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Exercise 8: Switches

Goal:

Switches donít seem to be very thrilling devices, they are very important in control applications nevertheless. Here we are looking at switches in the wider sense: Relays are considered switches as, with a small signal they can switch a high current. Voltage comparators can act as switches, raising an alarm when a certain voltage level is exceeded. This can be due to high temperature, too much (or too little) light, to big magnetic field etc. Magnetic switches (reed relays) are often used in tachometers especially with bicycle speed meters.

Often the state change of a switched is observed in background and an interrupt is triggered when the change happens, treating the event of state change in an appropriate fashion.

Exercise 1: Switching a LED on/off

Create a circuit which allows you to switch a LED on. The LED is off if the pushbutton switch is not pressed. No program is needed for this.

Then create a circuit in which the LED is normally on but goes off when the button is pressed.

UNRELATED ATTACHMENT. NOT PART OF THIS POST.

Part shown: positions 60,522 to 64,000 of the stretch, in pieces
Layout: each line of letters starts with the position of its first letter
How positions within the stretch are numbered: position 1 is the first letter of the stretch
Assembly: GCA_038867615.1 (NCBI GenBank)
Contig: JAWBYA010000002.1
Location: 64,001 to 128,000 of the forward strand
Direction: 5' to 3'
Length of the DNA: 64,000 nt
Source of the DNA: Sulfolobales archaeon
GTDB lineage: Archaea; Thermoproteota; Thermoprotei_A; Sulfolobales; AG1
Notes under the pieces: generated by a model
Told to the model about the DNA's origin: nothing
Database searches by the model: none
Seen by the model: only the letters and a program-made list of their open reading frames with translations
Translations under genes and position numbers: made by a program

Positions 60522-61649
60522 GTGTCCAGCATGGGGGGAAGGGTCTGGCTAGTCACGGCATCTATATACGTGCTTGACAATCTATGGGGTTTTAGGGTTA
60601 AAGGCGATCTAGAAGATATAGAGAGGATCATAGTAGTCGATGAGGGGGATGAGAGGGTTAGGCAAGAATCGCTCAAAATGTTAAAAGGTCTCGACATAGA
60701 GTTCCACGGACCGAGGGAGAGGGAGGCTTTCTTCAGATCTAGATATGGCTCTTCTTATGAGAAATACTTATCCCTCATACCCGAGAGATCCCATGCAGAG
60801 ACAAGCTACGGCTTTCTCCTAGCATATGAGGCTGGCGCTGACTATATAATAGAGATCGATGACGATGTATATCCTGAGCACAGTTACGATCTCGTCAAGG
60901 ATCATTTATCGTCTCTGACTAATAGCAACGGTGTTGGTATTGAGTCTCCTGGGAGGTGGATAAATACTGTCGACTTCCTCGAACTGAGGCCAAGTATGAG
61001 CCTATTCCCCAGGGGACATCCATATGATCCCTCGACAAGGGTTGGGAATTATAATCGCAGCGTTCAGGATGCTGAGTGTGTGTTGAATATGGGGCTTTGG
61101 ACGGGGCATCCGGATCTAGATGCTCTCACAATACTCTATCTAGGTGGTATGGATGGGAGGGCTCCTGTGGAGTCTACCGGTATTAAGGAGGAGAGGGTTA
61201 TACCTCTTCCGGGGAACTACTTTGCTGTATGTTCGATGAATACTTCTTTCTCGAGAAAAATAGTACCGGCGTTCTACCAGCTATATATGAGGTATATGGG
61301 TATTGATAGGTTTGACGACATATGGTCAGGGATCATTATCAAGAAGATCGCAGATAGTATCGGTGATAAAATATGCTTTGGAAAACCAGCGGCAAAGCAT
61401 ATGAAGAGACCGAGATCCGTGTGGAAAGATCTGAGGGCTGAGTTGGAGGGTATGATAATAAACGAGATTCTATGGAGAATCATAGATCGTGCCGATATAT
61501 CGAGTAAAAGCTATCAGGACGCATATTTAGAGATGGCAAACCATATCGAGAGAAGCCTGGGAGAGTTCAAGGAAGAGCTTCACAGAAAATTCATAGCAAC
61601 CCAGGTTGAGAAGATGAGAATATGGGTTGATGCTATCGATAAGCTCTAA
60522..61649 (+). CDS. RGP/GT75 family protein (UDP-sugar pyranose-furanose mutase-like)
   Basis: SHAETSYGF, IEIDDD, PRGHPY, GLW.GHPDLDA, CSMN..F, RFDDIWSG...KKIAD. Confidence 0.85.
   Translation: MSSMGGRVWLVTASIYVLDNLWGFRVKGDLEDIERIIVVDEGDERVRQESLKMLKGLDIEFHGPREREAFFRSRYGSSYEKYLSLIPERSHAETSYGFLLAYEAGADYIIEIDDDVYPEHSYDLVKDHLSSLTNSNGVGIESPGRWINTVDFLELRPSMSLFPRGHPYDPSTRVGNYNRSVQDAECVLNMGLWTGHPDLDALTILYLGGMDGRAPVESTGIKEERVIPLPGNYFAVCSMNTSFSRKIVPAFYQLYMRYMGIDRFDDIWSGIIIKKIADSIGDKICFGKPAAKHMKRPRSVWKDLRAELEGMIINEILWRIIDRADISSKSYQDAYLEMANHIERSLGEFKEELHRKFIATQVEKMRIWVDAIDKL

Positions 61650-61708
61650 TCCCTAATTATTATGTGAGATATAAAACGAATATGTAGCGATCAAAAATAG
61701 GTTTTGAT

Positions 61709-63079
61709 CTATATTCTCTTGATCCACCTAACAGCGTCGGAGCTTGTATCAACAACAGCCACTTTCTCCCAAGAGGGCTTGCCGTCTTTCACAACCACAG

Finally implement a program that sees and displays the state of the LED.

Create a circuit + a program that makes the switch act as an flip flop: When pushed once the LED goes on and it stays on until the button is presses a second time.

Exercise 2: Switch the LED with a magnetic field

Use a sensor that allows you to switch a LED on, when a strong magnetic field is present (the earth magnetic field is always present). Try the same thing with a temperature sensor + comparator. You may have to set the switch threshold in order to make this work.

Exercise 3: Relay

Switch the secondary circuit of a relay which will now light the LED. You can use the 5V power supply for the secondary circuit.

Exercise 4: Pulse sequence

Write a program that reads a pulse sequence from a switch (The user repeatedly pushes and releases the button to create a pulse train). Show the pulse sequence on a plot. Play the pulse sequence on the LED. Use interrupts to implement this.

Exercise 5: Bouncing switches

Often mechanical switches do not change state at once but bounce back and forth for a very short time (some ms). Can you visualize this?

-- Uli Raich - 2017-01-15

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Topic revision: r1 - 2017-01-15 - uli
 
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